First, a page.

Why People Are Scared of Marie Kondo (Kondopilled, part 1)

The common notion about Marie Kondo is that she wants you to throw out nearly everything you own. But the truth is that she never says this. Not once is the notion suggested in her masterwork The Life-Changing Magic of Tidying Up. Thankfully, I don’t have to go over every paragraph of the book to prove this, because evidence can be found in this adorable video, where she tells an interlocutor that if owning 50 pens really matters to him, she thinks he’s required to do so.

It’s remarkable that such a popular author is completely mischaracterized. Why is this meme about her so widespread? I think it’s evidence of avoidance. People want to characterize her as a rabid minimalist because that would make her work less vital, and her process less terrifying. If the KonMari method were just about throwing out some percentage of your junk for the sake of it, it would just be a harmless lifestyle fad.

But it’s not like that at all. KonMari is fundamentally about killing your own falsity, about holding a funeral for all the remnants of old, illusory perceptions of yourself that you’ve been too afraid to give up. All she asks is that you say goodbye to the person that you thought, at one time, you were. She is fine with you keeping whatever survives this departure.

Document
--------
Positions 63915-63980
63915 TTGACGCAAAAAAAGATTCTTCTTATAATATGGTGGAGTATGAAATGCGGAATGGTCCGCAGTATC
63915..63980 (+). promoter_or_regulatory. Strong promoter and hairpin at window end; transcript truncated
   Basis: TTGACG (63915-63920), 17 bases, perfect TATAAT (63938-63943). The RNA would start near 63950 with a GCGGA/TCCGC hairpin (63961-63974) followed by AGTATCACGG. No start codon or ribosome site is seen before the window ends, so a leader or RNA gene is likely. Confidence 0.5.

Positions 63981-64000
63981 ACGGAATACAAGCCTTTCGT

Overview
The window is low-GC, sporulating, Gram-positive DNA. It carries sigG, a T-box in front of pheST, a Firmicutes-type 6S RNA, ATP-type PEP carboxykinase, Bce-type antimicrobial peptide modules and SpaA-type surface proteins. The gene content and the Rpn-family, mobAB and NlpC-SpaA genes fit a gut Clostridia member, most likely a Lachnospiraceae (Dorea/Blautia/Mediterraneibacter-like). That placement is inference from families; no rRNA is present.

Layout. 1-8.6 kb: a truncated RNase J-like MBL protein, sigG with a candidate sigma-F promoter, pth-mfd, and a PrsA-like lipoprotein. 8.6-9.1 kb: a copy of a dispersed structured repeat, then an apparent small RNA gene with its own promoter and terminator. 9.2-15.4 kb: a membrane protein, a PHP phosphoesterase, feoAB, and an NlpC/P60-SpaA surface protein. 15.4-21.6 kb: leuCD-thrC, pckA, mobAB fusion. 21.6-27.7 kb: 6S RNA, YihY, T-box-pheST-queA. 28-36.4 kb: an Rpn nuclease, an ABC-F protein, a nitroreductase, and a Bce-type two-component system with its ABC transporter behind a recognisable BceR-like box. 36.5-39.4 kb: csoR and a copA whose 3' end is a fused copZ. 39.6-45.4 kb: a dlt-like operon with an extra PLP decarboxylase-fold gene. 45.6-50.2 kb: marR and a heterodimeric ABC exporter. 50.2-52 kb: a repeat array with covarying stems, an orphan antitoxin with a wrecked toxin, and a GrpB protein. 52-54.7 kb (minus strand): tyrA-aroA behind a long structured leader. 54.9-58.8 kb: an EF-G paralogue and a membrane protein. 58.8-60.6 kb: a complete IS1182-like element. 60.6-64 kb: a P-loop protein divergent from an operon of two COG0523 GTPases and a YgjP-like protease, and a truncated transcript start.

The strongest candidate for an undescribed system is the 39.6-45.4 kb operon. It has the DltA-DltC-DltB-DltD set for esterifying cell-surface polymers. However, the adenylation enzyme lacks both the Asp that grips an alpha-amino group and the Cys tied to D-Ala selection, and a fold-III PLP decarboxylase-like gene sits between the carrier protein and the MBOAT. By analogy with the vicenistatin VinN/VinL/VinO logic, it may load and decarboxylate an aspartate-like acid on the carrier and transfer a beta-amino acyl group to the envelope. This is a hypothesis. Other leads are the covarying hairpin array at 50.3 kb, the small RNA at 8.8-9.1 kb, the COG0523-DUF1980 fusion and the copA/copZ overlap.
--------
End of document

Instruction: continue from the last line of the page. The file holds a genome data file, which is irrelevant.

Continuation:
She doesn’t say it quite like that, however. What she says is that you should throw out things that don’t “spark joy,” a phrase whose present status as a corny cliche obscures its power. Sparking joy is a profound phenomenon—but you kind of need to try it to see how interesting it is. If you haven’t, you should give it a shot, right now. The process is simple: touch an object, focus on it, and pay attention to what comes up, mentally and physically.

You’re not looking for a blinking light on your inner dashboard that says “RETAIN THING” or “CHUCK JUNK.” You are not asking that your tofu press give you a spontaneous orgasm, or expecting a rush of hallucinatory joy from a brief contact with your toilet brush. It’s a little more subtle than that. What you're looking for is a general reading of the web of thoughts and associations that cling to that particular object.

I’ll do it right now, with objects on my desk. This transparent stapler, for example. It’s not superficially impressive. It's mass-produced, can’t do more than about 20 pages at once, and it squeaks like a sad mouse. But, upon examination, I find that it’s important to me. I bought it during an emotional revelation—one day, I realized that I was hesitating to make my space pleasant because that would be incompatible with my dormant self-loathing. The stapler was an earnest attempt to defy this lurking melancholy. I thus associate it with the decision not to be a slovenly, self-pitying person lurking in filth and disarray. So that, I keep.

How about this red journal, which was going to house weekly to-do lists? Not so much. I bought it during a spurious attempt at self-optimization. It’s not helpful and I don’t care about it—everything I was planning to do with it can be accomplished in my Notion workspace. It’s immediately obvious that this object is dead to me in a way that others aren’t.